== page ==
Packaging Insanity

by Don Boudreaux on December 31, 2010

in Competition, Complexity & Emergence, Environment, Everyday Life, Not from the Onion

Here’s a letter to the New York Times:

Applauding British legislation “allowing citizens to sue companies for excess packaging,” Scott Cassel declares that “the United States is far behind” (Letters, Dec. 31).

A nation is hardly “far behind” by refusing to create a cause of action based upon nebulous damages (How will courts measure such harm?) and upon an even more nebulous ‘offense’ (What, exactly, is “excess” packaging – and how on God’s green earth is a court to make such a determination for each of the countless different products available on the market?).

Moreover, producers already have strong incentives to avoid excess packaging.  Not only do packaging materials cost producers money, heavier packaging means higher shipping costs.  That businesses respond positively to these incentives to find ever-better ways to keep packaging optimal is revealed in the data; as reported earlier this year by economist Daniel Benjamin, “Over the past 25 years, the weights of individual packages have been reduced by amounts ranging from 30 percent (2-liter soft drink bottles) to 70 percent (plastic grocery sacks and trash bags)” [available here].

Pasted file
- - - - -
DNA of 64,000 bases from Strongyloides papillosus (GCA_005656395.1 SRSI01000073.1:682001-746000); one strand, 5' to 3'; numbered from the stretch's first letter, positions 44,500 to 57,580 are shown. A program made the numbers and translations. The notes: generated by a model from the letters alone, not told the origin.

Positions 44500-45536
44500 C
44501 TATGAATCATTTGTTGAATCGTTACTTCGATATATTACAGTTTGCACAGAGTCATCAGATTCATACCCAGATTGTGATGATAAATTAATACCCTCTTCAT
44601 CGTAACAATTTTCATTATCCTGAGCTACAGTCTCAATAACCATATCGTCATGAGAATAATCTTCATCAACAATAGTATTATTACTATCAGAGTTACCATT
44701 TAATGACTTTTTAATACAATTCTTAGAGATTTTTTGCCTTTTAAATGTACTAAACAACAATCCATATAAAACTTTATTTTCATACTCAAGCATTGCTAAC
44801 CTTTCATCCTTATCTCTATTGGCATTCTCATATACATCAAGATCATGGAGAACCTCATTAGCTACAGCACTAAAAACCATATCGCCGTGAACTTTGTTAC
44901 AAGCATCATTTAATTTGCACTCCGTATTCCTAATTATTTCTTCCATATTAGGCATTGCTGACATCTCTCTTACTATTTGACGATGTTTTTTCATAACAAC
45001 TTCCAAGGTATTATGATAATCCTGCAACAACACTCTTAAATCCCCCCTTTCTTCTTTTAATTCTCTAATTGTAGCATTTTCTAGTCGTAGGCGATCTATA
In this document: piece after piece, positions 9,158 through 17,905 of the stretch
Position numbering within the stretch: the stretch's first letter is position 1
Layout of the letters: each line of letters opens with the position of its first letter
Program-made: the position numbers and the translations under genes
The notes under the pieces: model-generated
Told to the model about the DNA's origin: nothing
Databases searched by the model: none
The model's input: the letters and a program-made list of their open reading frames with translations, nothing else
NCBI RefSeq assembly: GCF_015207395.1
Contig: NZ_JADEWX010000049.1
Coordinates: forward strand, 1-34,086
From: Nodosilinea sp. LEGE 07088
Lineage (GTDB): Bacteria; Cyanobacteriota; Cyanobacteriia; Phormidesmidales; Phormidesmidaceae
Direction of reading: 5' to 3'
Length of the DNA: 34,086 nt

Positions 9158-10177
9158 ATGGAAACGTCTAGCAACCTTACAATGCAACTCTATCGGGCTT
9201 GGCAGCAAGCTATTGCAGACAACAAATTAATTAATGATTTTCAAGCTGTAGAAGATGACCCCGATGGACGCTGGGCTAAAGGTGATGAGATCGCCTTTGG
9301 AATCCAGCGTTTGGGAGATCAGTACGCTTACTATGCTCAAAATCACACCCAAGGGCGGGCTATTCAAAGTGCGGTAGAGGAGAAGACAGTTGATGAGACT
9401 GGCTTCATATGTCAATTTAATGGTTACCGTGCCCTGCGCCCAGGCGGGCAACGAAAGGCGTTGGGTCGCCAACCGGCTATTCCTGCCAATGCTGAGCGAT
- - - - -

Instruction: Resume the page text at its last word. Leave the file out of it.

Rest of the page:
Sincerely,
Donald J. Boudreaux

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